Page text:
So much for comparisons between lenses of different focal lengths. Now let's concentrate on the wide‑angle lenses alone. To begin with, these have the seemingly miraculous ability to let you get really close to your subject without losing the bigger picture:
In this shot, I was only about 10 inches from my model. (I was in no danger; he'd just eaten.) Yet the resulting portrait includes a corner of the pack he's using as a backrest, along with a good chunk of the rock outcrop on which he's sitting, as well as both the river and the woods beyond.
What are the implications for the paddling photographer? They're many and varied. For one thing, if you have a wide‑angle lens (or a zoom with a wide‑angle capability), you can grab a whole swathe of scenery in every shot. You can also get right down on your belly to shoot a photo of wildflowers and yet not lose sight of the overhanging trees. Or you can move in close to your paddling buddies and still get everyone in the picture. And this is just the start.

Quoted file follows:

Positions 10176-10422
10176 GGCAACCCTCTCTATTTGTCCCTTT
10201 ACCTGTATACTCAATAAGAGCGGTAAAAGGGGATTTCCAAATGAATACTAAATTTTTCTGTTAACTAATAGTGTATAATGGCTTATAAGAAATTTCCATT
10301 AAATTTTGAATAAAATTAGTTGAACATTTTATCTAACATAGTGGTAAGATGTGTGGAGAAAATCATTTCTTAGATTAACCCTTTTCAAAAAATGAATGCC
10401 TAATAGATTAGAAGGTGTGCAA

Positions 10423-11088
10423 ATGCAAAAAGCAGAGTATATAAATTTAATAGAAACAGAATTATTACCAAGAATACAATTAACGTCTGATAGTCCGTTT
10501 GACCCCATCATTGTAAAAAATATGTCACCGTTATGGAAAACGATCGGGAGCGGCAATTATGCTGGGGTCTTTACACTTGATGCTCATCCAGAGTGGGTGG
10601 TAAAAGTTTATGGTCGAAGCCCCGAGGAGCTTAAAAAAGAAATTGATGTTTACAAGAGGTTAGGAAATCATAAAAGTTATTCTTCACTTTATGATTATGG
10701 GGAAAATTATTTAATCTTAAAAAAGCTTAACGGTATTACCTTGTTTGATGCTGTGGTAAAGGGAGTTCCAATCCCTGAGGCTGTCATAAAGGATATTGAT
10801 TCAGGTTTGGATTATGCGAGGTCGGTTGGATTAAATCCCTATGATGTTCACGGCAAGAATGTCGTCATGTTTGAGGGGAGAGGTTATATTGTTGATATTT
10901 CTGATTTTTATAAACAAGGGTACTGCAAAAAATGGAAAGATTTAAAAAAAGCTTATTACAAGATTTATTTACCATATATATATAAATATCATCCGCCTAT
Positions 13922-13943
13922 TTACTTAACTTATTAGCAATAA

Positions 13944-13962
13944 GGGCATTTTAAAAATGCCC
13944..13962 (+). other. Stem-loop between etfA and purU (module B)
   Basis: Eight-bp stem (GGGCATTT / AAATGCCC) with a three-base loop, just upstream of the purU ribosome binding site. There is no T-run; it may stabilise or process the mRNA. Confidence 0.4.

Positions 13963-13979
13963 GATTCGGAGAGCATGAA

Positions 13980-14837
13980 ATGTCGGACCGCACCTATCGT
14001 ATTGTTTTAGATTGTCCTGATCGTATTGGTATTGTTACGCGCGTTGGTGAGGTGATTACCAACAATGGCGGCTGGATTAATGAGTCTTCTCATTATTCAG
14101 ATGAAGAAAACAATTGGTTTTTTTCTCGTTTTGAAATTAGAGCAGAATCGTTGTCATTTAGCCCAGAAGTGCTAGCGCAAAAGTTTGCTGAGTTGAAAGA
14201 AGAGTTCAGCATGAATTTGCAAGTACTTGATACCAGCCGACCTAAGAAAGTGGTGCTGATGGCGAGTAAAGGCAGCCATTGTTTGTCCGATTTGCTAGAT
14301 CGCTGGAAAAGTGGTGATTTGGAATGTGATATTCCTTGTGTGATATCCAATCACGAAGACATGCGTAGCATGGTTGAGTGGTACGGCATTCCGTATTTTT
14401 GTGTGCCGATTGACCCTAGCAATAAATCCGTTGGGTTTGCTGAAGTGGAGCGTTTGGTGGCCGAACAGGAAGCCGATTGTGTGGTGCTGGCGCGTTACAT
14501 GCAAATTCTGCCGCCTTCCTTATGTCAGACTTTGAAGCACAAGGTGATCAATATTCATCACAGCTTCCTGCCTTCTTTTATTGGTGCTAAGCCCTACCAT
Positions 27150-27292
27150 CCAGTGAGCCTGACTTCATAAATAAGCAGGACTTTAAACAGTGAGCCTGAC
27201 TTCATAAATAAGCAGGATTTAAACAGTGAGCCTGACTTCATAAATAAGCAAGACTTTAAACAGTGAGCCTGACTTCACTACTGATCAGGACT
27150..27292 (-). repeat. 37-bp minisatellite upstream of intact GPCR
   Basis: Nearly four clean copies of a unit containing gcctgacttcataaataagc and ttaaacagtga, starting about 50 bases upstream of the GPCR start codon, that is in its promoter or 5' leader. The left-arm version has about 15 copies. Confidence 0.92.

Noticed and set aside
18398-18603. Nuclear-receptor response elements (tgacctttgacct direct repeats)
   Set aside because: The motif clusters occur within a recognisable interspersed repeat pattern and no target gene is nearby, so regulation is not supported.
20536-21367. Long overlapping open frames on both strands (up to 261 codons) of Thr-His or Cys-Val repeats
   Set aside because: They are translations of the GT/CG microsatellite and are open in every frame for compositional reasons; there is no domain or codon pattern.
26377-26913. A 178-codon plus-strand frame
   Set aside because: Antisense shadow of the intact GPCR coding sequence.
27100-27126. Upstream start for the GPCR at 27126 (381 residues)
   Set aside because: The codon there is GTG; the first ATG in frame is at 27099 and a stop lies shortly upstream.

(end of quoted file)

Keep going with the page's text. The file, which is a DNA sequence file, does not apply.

Of course, there's no such thing as a free lunch, is there? And building a wide‑angle lens requires certain optical trade‑offs, all of which affect the quality of the resulting image. So it's important to learn …
How to Get the Most From Your Wide‑Angle Lens
Of course, that entails understanding something about its limitations, too. As we've seen, wide‑angle lenses do two things very well: They take in a lot of the scenery with each shot, and they let you get close — very close! — to your subject without losing sight of the bigger picture. But there's a price to be paid for all of this, and one prominent item on the bill is…
Barrel distortion. Unless your wide‑angle lens is the type called a fisheye — and if you're not a pro or an enthusiast, it probably isn't — most straight lines will look pretty straight. But you can still expect to see some distortion as you move away from the center of a scene. Horizons shot at the widest angles will no longer lie flat, and trees that in life stood arrow‑straight will lean drunkenly to either side. The photo below illustrates both failings, though the compression necessary to yield a Web‑friendly image makes it hard to spot the "leaning" trees in the far distance.